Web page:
July 16, 2016
Perfect Breathing by Al Lee & Don Campbell is an indispensible resource for individuals seeking to learn the intricacies of what the ‘perfect breath’ entails.
For me, the notion of ‘perfect breathing’ was rather intriguing at first blush for a variety of reasons. The deeper one delves within the pages of this book, the easier it was to see the various ways individuals can end up carrying out imperfect breathing.
As the authors note:
“During times of stress – and that can be anything from lack of sleep, screaming kids, or a bad day at work to physical confrontations, overwork, or being chased by lions – we become shallow chest breathers. Chest breathing stimulates the sympathetic nervous system’s fight-or-flight response, a response we’ll speak of often. It makes the body react as if it’s in a state of emergency and produces a buildup of stress-related chemicals such as adrenaline and lactic acid. Researchers have found that prolonged shallow, rapid breathing – while necessary to protect us from immediate danger – can make us feel chronically anxious, fatigued, or disoriented. Shallow breathing also contributes to stress-related and stress-affected disorders such as PMS, menstrual cramps, headaches, migraines, insomnia, high blood pressure, asthma, back pain, and allergies.”
That passage resonated with me quite profoundly, because before knowing that, because of stress and a particular disease shallow breathing plagued me quite often. Something else that bothered me often as well was holding my breath unknowingly in times of stress.
Fortuitously, the book also provides a kaleidoscope of breathing exercises that can help an individual breathe optimally.
Another small gem of information that’s shared by the authors regards one of the exercises suggested. The authors suggest [what we’ll call the 2-1-2-1 breathing technique] inhaling for two seconds, holding breath for one second, exhaling for 2 seconds, and holding for one second, and repeating as needed. This technique has been used by me for years now, while alternating with another one.
This was used in tandem with a modified 4-4-4-4 system, based on the suggestion of Lt. Col. Dave Grossman, in his book On Combat. Both breathing techniques help me greatly, except the later one helps me slow down not only my breath, but also helps slow down my mind a lot more which aids me personally in a variety of circumstances. The instances will dictate what feels right at the time for me.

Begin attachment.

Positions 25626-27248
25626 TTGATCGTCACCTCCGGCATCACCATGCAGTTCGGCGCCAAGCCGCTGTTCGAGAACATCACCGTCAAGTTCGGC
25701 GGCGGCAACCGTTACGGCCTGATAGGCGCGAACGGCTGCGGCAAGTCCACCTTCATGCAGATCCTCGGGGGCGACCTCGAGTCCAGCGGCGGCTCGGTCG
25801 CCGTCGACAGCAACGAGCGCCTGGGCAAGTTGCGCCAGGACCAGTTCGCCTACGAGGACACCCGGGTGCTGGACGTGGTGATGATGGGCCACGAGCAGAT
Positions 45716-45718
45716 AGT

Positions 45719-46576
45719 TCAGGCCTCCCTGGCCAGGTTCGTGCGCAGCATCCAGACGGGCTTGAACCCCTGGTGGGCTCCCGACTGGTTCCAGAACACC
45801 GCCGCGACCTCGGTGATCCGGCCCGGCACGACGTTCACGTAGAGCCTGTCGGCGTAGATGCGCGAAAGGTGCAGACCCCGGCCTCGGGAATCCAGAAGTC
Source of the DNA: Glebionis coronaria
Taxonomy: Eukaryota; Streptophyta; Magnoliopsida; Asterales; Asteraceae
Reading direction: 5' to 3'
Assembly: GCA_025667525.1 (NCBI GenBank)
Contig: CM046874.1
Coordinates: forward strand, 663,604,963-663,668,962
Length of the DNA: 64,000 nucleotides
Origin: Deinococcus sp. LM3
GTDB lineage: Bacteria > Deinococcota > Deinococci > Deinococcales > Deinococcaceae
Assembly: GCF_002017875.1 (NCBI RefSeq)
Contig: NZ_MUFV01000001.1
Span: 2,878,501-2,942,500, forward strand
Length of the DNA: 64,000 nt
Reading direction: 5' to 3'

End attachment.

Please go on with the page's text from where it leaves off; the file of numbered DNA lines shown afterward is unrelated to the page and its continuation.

In any case, as the authors note about the 2-1-2-1 breathing technique:
“This exercise, as simple and innocuous as it seems, is the most important exercise to master. Once you have developed the habit of slow, deep breathing and your body remembers that this is the natural way to breathe, it will slowly become a part of everything that you do. It will become your “secret weapon” when you need an extra burst of energy; it will become your rock when you are feeling emotional shattered; and it will become a peaceful, quiet refuge at times when you need sanctuary.”
As someone who’s used this technique and others more and more over time several times daily, the benefits have been quite great for myself as well as those friends of mine who also chose to use it.
The authors also showcase easily a few dozen references to studies conducted in respect to breathing, stress, and various other physiological issues.
In its totality, this book is a masterpiece in the art of breathing, and it should be highly considered by everyone, particularly those experiencing stress regularly, or disease. Either way, the book has enough information for any individual to take advantage of this book. And the best part about it is that its advice is free, and easy to follow.
 Al Lee & Don Campbell, Perfect Breathing, pg. 12-13.
 Ibid., pg. 53.